The alternative is a continuing epidemic of heartbreaking proportions: Millions dying slow, painful deaths, their orphans struggling to survive. AIDS isnt caused by a lack of Federal funding or too few people wearing red ribbons.
Clearly I left off Homosexual activity, the number one cause of spreading AIDS in these United States.
It's my impression, too, but who's the last famous person to die of AIDS? Last I remember is Arthur Ashe in the mid 1990's. I can't believe that 100% of the Hollywood crowd is 100% faithful to the use of condoms or abstinence, maybe the drugs do effectively treat HIV the same way insulin treats, but does not cure, diabetes.
Eventually, diabetics get some final illness that might have arisen from improper management of the disease, or it might be from something that we all get from getting older. In either case, they get to live a near-normal lifespan. It might be that case with people who can afford (or be provided) cutting-edge drug therapies.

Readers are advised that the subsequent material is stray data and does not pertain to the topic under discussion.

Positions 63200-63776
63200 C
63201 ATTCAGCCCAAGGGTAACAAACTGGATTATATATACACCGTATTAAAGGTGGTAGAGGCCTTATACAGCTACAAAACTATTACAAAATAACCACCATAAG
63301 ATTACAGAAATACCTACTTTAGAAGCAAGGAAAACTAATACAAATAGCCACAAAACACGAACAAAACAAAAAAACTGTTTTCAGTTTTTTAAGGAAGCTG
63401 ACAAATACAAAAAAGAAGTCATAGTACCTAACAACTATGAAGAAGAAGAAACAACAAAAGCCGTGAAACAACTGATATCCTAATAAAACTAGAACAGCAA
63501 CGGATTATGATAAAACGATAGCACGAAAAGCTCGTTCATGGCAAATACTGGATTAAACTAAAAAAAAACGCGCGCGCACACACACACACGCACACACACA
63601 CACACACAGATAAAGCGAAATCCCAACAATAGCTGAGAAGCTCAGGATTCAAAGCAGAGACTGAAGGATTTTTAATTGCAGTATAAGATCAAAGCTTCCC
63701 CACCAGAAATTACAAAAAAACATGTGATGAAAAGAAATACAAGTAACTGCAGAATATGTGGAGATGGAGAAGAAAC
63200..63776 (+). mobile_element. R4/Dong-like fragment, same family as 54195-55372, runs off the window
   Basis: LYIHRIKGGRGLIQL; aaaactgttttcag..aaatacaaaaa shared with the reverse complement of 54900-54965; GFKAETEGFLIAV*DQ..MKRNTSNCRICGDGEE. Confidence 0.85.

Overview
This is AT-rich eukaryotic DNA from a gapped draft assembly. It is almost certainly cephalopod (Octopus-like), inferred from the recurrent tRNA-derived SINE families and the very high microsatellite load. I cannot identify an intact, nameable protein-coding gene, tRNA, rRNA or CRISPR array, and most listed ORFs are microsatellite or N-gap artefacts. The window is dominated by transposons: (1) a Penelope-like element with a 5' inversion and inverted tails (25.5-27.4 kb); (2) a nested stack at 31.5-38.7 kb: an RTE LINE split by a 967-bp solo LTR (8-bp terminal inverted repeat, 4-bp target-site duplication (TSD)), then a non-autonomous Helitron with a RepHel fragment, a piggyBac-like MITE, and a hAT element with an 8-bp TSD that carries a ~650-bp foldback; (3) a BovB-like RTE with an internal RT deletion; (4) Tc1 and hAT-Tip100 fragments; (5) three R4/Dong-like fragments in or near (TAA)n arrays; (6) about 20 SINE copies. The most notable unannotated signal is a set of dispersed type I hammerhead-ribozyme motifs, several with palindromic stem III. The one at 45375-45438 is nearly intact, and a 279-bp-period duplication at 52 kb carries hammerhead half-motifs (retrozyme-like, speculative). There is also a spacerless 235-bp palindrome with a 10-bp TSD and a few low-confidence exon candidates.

I would suppose that some of the drugs that were developed early on in AIDS research are past their patents, and can be made fairly cheaply on obsolete but functional equipment. Providing them to Africa could be done, but I favor letting private individuals make donations to this effect, if they so desire. It becomes a choice of "save the children" vs. "save their parents", for those inclined to pour money into Africa.
It's the bug chasers.
From CNN in 1998:
In 1996, with more than a half million cancer deaths, the National Institutes of Health dedicated $2.5 billion to cancer research. With over 32,000 AIDS deaths, $1.4 billion went to AIDS research. And with more than three-quarters of a million heart disease fatalities, $851 million went to cardiovascular research.